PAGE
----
J A Garrett

Curiously nerdy posts.

Book review: Nyctophobia.

Every once in a while, I like to read horror novels. It’s not really my jam most of the time, for some reason. It’s kind of strange considering I LOVE horror movies, no matter how stupid they are.* But after reading The Cold Dish and its unexpected supernatural elements, I felt like going all in on my next read. So when I saw a horror novel with an awesome cover at Barnes and Noble called Nyctophobia, I jumped at it. Yes, sometimes I am that shallow.

*I’m one of those guys that loves October because of all the crappy slasher movies that come on TV. I love the ridiculous deaths and laughably bad dialogue. Dunno why, I just do.

In my defense, I’ve heard of Christopher Fowler before, and figured now was as good a time as any to try one of his books.

The blurb reads like this:

An original thriller from bestselling author Christopher Fowler that reinventing the haunted house story.

Newly-married architect Callie and her wealthy husband Mateo move to Hyperion House, a grand old home in southern Spain. It’s an eccentric place built in front of a cliff: serene and beautiful, but eerily symmetrical, and cunningly styled so that half the house is flooded with light, and half – locked up and neglected – is shrouded in darkness. Unemployed and feeling isolated in a foreign country, Callie determines to research the history of the curious building.

But the past is sometimes best left alone. Uncovering the folklore of the house’s strange history, Callie is drawn into darkness and delusion. As a teenager Callie was afraid of the dark, and now with her adolescent nyctophobia returning she becomes convinced there’s someone in the darkened rooms. Somewhere in the darkness lies the truth about Hyperion House.

But some doors should never be opened.

Sounds intriguing, right? Let’s jump in and see if it delivers!

What I liked:

The characters. The characters felt very real and spot on. Callie was a great POV character to choose for a story about a haunted house. She has a long history of esteem issues, which lends you enough doubt to wonder if she’s an unreliable narrator, but you end up rooting for her because you feel like she deserves to be happy. Mateo, her husband, acts an awful lot like every man from Spain I’ve ever met: polite, direct, but loving to family and friends. You can readily see where there is a recipe for a happy ending, though you know there won’t be. It’s a horror story, after all.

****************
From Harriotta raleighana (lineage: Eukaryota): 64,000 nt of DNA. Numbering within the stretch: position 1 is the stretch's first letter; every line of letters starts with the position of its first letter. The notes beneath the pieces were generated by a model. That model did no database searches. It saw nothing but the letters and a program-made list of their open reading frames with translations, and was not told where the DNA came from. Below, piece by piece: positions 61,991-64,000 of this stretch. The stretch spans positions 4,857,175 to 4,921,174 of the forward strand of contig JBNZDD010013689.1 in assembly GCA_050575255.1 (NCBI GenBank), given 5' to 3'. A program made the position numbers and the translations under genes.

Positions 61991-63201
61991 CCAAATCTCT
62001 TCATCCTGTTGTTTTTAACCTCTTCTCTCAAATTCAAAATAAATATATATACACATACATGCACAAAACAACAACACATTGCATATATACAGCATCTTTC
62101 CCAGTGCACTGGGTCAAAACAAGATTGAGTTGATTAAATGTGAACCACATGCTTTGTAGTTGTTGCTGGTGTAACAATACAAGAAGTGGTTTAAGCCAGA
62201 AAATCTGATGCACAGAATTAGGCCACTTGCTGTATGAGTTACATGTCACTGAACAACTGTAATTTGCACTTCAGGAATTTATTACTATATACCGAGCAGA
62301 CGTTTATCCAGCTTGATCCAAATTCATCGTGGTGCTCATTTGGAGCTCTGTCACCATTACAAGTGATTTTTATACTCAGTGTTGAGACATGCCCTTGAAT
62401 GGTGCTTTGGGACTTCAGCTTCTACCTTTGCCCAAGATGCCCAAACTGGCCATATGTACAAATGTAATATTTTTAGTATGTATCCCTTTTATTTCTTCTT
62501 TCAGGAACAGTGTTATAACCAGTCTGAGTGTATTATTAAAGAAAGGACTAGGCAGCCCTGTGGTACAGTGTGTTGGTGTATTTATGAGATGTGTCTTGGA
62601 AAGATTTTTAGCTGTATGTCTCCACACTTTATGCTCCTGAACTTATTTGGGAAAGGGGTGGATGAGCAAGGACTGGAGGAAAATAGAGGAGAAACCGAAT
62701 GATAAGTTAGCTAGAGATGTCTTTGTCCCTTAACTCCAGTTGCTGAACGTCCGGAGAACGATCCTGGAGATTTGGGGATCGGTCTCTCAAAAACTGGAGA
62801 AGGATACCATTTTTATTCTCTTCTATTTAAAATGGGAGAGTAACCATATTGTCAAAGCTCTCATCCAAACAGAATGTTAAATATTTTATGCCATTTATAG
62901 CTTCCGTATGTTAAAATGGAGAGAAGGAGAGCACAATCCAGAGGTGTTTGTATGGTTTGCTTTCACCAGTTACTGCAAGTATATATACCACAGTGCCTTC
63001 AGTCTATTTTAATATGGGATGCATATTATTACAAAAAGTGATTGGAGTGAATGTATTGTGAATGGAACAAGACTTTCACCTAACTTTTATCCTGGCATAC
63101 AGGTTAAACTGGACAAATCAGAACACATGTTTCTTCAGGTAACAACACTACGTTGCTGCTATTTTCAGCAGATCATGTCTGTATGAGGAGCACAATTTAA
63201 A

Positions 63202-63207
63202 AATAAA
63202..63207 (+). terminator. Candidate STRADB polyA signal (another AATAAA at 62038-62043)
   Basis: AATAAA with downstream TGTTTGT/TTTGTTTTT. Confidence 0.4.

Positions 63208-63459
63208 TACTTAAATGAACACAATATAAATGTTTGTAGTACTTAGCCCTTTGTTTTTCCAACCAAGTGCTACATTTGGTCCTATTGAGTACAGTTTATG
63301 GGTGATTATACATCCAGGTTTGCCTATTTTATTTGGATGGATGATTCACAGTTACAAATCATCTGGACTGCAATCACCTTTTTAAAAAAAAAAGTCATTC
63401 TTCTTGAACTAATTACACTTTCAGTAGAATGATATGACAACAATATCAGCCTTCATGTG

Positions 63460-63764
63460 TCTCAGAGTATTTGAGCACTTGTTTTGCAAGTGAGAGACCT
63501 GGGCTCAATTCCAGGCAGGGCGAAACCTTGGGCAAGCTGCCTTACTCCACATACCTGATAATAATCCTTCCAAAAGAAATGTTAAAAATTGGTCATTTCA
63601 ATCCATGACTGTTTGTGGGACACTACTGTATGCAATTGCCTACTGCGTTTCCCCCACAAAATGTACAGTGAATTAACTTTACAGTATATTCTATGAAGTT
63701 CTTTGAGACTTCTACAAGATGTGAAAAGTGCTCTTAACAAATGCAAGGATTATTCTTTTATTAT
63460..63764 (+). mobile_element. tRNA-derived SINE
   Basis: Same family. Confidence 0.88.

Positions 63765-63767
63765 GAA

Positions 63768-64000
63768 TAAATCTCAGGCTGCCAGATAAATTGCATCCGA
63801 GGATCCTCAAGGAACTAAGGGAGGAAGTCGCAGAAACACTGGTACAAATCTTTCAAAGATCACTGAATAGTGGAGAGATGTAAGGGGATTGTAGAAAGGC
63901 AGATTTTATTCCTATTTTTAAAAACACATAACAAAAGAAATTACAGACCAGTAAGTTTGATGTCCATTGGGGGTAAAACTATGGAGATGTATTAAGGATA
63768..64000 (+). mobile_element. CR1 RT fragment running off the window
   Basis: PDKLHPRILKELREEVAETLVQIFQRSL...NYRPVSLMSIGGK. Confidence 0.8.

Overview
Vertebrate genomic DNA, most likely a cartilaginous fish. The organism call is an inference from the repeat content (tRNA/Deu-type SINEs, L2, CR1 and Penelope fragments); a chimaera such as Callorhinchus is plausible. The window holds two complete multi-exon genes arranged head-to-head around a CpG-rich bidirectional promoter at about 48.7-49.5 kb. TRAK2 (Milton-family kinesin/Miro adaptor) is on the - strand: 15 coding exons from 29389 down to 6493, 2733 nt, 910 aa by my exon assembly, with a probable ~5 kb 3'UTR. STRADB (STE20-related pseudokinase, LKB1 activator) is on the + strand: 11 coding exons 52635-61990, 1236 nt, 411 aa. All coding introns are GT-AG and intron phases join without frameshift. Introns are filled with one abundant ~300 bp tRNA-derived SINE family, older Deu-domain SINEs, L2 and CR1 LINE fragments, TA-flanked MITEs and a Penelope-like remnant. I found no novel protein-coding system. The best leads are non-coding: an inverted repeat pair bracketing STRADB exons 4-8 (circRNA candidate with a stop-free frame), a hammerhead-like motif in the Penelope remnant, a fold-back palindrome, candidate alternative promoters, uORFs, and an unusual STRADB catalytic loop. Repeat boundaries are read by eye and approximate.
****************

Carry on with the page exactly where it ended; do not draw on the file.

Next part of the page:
The supporting cast is interesting enough as well. You’ve got a housekeeper that knows everything about the house, but stays suitably aloof. You’ve got a gardener that is too scared to go in the house, but he can’t say why because someone cut out his tongue (Spanish civil war) a long time ago. On top of that, you’ve got the denizens of a sleepy Spanish village that also know more than Callie about her new home, but won’t volunteer much information at all. And why? Because of the history of the family that built the house to begin with.

The atmosphere. The author does a superb job at creating an interesting setting. I mean, starting with a strange house with a stranger history that’s located in the middle of nowhere? You could do worse when starting to write a horror story. You can practically see the sun baked plains of Spain as they’re described, and smell the mossy, somewhat neglected gardens by the house. You can imagine the lazy, empty streets with long shadows during siesta time. The last one, in particular, is a great way to make Celestia stand out as a character. While everyone else stays inside, she sits outside her favorite cafe, smoking and reading. It helps to tell you right off the bat that her character is different, and stands out as much as Callie does. This is definitely one of those novels where the setting itself is a character.